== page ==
Reserve special thoughts for the Rhineland massacres, where German Christians murdered innocent Jews living in the cities of Speyer, Worms and Mainz. Visit churches that date back to the 11th century  and stand before the crucifix as you reserve special thoughts for the Jewish community. While you are at it. You might ask forgiveness for sullying the name of the Nazarene whose mission was to preach love as well as peace on earth. Stand there in front of the one who suffered at Calvary, just outside of Jerusalem and consider how he would have suffered that much more had he witnessed  murdering masses committing reprehensible and unspeakable acts, thereby besmirching his name and reputation.

Speaking of Jerusalem, reserve special thoughts for 160 churches in Jerusalem (including churches within schools and Christian institutions) that are not subject to defacement and desecration the way our synagogues are throughout cities in Europe. While you reserve special thoughts, you might also offer up a prayer of thanksgiving that the close to 15,000 Christians living in Jerusalem have never feared the Jew. Unlike Jews living in predominantly Christian countries in Europe, who no longer dare wear Jewish identification such as a yarmulke on their head or a Chai around their neck in public for fear of attack or worse, Christians mill about any and all neighborhoods of Jerusalem, feeling completely safe and secure. Perhaps the Holy See will consider a trip to the Holy Land  devoid of any political agenda, simply to express gratitude for the well-being and flourishing of the small Christian community  amidst a Jewish majority.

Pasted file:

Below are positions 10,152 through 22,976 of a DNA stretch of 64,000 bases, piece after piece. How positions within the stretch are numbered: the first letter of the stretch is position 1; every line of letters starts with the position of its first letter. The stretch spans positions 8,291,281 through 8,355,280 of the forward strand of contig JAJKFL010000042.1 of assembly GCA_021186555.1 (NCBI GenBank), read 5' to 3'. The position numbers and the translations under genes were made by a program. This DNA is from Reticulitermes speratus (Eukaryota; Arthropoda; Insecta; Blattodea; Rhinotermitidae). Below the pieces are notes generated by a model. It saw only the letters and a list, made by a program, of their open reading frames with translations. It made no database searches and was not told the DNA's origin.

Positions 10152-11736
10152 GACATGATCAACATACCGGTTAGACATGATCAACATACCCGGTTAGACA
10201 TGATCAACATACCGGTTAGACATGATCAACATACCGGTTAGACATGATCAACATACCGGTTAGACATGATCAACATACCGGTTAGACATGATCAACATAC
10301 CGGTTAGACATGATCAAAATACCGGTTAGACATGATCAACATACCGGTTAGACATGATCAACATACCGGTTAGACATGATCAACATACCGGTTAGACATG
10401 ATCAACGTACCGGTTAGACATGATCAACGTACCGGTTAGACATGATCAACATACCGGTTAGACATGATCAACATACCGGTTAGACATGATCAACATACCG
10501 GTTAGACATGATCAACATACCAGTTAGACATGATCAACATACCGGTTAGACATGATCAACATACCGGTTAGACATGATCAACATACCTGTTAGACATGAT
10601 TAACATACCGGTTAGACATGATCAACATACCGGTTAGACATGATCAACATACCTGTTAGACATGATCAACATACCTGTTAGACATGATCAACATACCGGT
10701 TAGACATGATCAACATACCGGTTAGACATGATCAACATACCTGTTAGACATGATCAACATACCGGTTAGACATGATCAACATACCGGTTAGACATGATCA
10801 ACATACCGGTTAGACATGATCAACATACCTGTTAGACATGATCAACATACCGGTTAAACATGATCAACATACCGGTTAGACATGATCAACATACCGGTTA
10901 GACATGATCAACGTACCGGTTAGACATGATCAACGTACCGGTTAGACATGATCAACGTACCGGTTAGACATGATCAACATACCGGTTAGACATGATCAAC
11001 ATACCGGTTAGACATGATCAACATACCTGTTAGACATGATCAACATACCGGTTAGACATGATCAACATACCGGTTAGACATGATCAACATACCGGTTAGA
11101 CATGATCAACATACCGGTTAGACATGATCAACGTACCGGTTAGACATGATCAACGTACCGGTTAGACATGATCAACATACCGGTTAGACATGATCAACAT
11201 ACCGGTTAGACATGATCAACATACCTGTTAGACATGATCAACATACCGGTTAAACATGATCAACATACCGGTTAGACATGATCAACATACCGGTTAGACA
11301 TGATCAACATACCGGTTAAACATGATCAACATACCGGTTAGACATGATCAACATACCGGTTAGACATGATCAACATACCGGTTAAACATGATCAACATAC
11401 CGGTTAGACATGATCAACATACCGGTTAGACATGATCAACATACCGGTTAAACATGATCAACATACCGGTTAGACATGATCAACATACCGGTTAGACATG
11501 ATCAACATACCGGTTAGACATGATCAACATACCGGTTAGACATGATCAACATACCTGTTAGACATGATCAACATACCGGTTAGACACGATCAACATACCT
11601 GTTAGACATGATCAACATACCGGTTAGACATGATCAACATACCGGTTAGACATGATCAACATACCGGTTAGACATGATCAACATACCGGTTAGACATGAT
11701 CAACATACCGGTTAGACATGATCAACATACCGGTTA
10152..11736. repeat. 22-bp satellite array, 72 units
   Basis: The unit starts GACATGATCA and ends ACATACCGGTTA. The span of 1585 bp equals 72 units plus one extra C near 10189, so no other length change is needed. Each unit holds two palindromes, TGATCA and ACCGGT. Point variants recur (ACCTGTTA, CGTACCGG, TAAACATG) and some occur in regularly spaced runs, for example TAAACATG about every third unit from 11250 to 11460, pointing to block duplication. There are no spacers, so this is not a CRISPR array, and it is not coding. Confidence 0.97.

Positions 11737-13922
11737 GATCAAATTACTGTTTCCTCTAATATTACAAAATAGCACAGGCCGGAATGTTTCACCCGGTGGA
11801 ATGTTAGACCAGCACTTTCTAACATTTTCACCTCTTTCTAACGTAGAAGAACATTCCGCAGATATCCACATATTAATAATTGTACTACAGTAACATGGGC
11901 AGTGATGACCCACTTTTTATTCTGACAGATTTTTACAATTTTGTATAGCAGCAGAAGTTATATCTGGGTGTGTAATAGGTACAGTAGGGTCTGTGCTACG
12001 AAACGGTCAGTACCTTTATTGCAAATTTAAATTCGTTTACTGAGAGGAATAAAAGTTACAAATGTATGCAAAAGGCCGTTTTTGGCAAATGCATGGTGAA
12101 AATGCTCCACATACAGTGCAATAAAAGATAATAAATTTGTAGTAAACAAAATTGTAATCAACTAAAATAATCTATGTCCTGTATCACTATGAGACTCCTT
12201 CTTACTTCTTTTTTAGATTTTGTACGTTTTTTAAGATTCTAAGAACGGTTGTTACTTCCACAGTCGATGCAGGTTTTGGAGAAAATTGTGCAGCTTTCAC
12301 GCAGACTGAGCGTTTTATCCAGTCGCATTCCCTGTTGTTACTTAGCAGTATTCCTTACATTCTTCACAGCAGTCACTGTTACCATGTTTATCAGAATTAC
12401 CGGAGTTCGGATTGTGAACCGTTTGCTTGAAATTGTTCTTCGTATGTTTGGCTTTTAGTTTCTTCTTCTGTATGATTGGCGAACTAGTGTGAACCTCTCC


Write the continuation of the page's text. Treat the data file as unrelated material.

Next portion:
Your Holiness, history, Jewish existence and safety has been dependent on action and behavior -both by Jews themselves and especially by the outside Christian world. Never throughout our history as a people, has Jewish existence and safety been dependent on  special thoughts reserved by you or anyone else for that matter.

Your Holiness, there is one other special thought that I reserve – actually, it is a prayer. I reserve a special thought that you are able to devote your energies to dealing with the many issues that currently plague the Catholic Church. I will fully understand your not having the time to visit Holocaust memorials where you reserve special thoughts.